Channel 4's Dispatches returned on Thursday with reporter Brian Deer's skilfully crafted hatchet-job on Andrew Wakefield, the British doctor who was the architect of the MMR scare. Wakefield has since decamped to Florida, where Deer attempted to catch up with him at his grandly titled International Child Development Resource Centre but on the way we were introduced to numerous people who made mincemeat of Wakefield's original controversial 'research' while at London's Royal Free Hospital.
There was some compelling testimony that Wakefield was not merely wrong in claiming a connection between MMR and, specifically, the measles virus, inflammation of the gut and the subsequent development of autistic spectrum disorders, but actually went out of his way to discount the evidence that there was no link - at least if one gave credence to one of his whistleblowing former researchers, Dr Nicholas Chadwick. And if this weren't bad enough, Wakefield had patented a bizarre-sounding autism 'cure' which called to mind a scene from C4's Crazy Rulers of the World.
'But what about the pregnant goat technology? Where does that come from?' mused Brian Deer as he morphed into Jon Ronson and went off to the US to interview a wheelchair-bound septuagenarian Professor Fedenberg who looked like Hunter S Thompson's dad and was described by Deer as 'the grandfather of the MMR scare'. Needless to say, Fedenberg's claim that children could be cured of autism by taking supplements containing his own bone-marrow didn't inspire confidence, nor did Deer's eventual confrontation with Wakefield at an autism conference in Indianapolis.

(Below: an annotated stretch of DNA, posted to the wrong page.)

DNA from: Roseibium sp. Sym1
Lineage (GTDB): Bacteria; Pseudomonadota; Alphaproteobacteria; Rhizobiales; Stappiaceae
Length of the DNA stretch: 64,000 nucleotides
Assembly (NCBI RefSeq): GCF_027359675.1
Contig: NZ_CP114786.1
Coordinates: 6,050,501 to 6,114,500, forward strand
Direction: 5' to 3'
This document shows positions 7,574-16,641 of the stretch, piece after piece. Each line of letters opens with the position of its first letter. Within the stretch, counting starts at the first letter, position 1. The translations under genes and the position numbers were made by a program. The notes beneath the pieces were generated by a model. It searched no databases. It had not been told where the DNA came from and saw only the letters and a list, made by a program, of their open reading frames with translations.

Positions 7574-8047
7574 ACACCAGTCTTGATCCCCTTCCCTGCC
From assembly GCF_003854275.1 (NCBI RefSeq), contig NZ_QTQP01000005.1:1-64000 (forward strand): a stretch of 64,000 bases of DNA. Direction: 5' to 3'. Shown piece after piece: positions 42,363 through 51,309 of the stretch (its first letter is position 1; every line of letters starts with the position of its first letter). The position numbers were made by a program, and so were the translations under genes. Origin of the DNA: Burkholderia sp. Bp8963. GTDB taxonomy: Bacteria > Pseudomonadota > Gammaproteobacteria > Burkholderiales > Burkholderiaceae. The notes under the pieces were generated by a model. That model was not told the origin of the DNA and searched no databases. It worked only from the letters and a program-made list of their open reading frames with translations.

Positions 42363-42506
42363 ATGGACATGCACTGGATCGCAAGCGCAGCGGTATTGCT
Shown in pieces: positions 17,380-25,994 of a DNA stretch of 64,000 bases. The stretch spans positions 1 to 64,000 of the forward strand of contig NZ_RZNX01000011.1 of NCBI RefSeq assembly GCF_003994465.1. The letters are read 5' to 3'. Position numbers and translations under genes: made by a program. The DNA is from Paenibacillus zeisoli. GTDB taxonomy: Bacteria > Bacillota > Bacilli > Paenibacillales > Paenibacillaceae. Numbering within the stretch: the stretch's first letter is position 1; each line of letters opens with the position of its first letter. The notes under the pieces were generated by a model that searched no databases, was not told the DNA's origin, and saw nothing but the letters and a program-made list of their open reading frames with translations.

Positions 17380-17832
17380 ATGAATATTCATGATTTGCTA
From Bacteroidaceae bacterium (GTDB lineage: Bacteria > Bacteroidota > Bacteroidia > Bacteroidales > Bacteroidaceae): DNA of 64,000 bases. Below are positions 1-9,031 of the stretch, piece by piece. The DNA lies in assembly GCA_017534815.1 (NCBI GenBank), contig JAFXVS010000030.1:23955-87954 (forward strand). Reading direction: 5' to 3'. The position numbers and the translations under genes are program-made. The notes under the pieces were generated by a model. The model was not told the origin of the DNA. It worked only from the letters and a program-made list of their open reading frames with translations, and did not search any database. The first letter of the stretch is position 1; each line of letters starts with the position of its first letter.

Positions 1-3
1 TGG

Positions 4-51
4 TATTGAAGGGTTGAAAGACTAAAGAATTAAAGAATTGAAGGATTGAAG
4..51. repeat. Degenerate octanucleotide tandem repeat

This film was designed to make anybody who has chosen single vaccines for their children feel like complete bloody fools (next thing we know they'll be force-feeding toddlers with EPA-rich marine fish oils in a bid to turn them into chess grandmasters. So I've, ahem, heard), but what it didn't do was attempt to explain why, given that Wakefield is obviously so wrong, there has been such a sharp rise in the diagnosis of autism. But I guess that wouldn't have been quite so much fun.